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 What is Organic Farming?

 By Jeremy Pickles

Organic farming is the production of food using all natural methods - avoiding all synthetic chemicals and genetically modified organisms. Its' core philosophy is that of sustainability or 'zero impact'. The organic farmer seeks to leave the earth in its' natural state after the harvest.

The focus of organic methods is on soil quality. Crops are grown without artificial fertilizers and pesticides, and livestock is reared free of drugs and hormones. Proponents of organic food believe it produces food with higher quality and nutritional value than conventional chemical-based methods.

Many countries including the US and the EU have certification programs to control the use of the term "Organic". This benefits the consumer by ensuring best practice has been followed. This varies from region to region but includes things like the minimum length of time a field can be left free of chemicals before it is allowed to be used for organic farming.

There are many different styles of organic food production but they all adhere to the same principles:

* no artificial fertilizers or drugs
* no genetically modified organisms
* prevention of soil depletion
* 'biodiversity' - the growing of a range of crops not just a single species.

One recent researcher found that vegetables in the 1950s contained more than eight times as many trace elements as modern crops, which he attributed to the excessive use of nitrate fertilizers. You can read all the latest research at http://www.ge-free.com/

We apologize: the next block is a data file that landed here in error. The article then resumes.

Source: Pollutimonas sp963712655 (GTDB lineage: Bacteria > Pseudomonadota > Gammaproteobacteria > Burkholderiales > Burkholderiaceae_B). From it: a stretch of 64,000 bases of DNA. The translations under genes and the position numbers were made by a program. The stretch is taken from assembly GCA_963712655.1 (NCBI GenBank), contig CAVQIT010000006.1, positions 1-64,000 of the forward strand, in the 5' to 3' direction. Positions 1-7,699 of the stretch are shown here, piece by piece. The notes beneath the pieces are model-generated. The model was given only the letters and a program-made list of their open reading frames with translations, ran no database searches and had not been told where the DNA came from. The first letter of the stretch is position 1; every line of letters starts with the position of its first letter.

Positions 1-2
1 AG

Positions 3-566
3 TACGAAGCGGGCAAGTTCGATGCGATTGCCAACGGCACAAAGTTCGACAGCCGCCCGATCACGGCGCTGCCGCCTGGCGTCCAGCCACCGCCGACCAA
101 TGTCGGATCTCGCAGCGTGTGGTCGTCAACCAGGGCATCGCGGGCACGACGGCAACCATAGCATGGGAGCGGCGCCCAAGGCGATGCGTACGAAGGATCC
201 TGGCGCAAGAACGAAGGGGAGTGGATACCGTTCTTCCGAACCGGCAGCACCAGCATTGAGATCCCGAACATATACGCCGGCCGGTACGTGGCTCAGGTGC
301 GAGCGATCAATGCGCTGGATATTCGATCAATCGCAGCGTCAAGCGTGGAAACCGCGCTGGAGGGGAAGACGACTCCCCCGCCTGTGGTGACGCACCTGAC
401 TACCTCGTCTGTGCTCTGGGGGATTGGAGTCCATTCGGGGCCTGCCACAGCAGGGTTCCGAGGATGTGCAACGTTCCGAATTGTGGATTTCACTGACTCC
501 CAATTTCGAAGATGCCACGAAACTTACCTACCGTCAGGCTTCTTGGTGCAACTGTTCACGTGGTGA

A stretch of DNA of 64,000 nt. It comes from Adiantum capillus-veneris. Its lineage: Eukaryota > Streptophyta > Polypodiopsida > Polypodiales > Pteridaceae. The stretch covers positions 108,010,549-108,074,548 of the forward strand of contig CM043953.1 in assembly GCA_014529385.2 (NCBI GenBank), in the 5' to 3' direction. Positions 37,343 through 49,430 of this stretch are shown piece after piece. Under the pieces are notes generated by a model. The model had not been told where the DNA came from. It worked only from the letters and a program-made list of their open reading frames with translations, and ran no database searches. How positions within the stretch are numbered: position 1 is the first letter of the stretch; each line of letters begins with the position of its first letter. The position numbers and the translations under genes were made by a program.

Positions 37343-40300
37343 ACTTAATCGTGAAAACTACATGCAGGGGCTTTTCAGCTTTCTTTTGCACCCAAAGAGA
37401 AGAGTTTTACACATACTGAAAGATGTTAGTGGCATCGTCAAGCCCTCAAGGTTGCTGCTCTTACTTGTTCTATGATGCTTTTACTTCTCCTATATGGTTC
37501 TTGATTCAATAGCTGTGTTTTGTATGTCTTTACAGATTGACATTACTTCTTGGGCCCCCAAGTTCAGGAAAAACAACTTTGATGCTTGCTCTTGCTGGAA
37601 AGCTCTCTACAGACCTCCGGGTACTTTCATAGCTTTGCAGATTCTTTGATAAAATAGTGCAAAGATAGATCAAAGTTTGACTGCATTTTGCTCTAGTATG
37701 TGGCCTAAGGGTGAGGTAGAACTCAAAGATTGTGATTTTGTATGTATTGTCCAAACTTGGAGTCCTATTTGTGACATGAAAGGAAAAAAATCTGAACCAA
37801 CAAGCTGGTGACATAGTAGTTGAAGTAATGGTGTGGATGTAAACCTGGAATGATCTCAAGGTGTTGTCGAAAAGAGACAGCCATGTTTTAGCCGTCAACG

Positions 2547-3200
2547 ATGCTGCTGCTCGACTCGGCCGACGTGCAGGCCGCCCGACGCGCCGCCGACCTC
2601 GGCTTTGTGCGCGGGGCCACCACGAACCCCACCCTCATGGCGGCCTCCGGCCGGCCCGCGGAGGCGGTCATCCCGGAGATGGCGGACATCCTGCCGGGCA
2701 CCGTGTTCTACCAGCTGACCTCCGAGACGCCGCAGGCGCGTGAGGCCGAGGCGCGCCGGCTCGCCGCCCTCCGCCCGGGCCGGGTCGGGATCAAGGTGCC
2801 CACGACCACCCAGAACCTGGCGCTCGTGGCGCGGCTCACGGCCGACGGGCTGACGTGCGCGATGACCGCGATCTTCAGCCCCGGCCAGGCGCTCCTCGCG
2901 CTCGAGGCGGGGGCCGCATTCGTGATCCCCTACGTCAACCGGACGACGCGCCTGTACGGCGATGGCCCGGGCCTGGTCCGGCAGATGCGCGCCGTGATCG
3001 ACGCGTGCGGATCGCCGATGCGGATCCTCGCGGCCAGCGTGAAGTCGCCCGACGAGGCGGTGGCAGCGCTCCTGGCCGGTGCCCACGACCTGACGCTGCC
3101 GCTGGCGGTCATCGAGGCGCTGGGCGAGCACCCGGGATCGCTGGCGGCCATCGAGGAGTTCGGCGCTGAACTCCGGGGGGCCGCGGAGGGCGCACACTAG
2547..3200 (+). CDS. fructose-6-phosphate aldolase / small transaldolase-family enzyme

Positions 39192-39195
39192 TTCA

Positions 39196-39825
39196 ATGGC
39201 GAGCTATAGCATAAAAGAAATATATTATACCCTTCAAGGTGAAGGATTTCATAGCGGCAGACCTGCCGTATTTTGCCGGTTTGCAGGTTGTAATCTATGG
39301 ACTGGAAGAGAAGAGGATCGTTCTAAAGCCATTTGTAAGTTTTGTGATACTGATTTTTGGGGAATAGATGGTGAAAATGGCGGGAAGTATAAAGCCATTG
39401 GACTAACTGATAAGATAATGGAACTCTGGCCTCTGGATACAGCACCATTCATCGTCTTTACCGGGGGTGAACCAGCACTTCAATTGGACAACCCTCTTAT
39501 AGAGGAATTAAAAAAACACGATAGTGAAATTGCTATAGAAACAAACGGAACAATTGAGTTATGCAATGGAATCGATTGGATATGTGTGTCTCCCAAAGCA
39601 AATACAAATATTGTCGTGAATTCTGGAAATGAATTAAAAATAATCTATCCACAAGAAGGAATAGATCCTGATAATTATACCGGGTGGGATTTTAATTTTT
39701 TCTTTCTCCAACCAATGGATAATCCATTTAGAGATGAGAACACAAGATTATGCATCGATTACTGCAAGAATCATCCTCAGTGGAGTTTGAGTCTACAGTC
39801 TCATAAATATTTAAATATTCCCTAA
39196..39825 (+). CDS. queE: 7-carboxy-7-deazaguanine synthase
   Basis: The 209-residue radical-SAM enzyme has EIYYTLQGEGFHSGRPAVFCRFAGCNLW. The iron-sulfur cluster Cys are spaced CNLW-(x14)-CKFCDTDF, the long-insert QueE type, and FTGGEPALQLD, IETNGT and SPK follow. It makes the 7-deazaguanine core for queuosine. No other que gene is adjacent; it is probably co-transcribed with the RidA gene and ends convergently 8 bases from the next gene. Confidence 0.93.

Organic farming has come about as a consumer reaction against the chemical based methods that have been used so widely in 20th century food production. Really though it is simply a formalised definition of traditional agriculture as it has been practiced for thousands of years before 20th century chemicals were invented.

So far, organic farming has been limited to small businesses growing for local markets. Organic farming methods are very expensive compared to their chemical counterparts, and the production yields are low when compared to 'conventional' farming.

Consumers of course are willing to pay a premium for the improved flavour and nutrition value of organic produce but it remains a premium market. This will change as more large scale organic producers enter production.

Most countries now have 'all organic' type food stores in the larger cities. So long as there are people who enjoy healthy living and an alternative to the chemical ridden norm, these businesses will continue to flourish.





About the Author
Jeremy is the owner of http://www.ge-free.com/ and publisher of Organic Food News.

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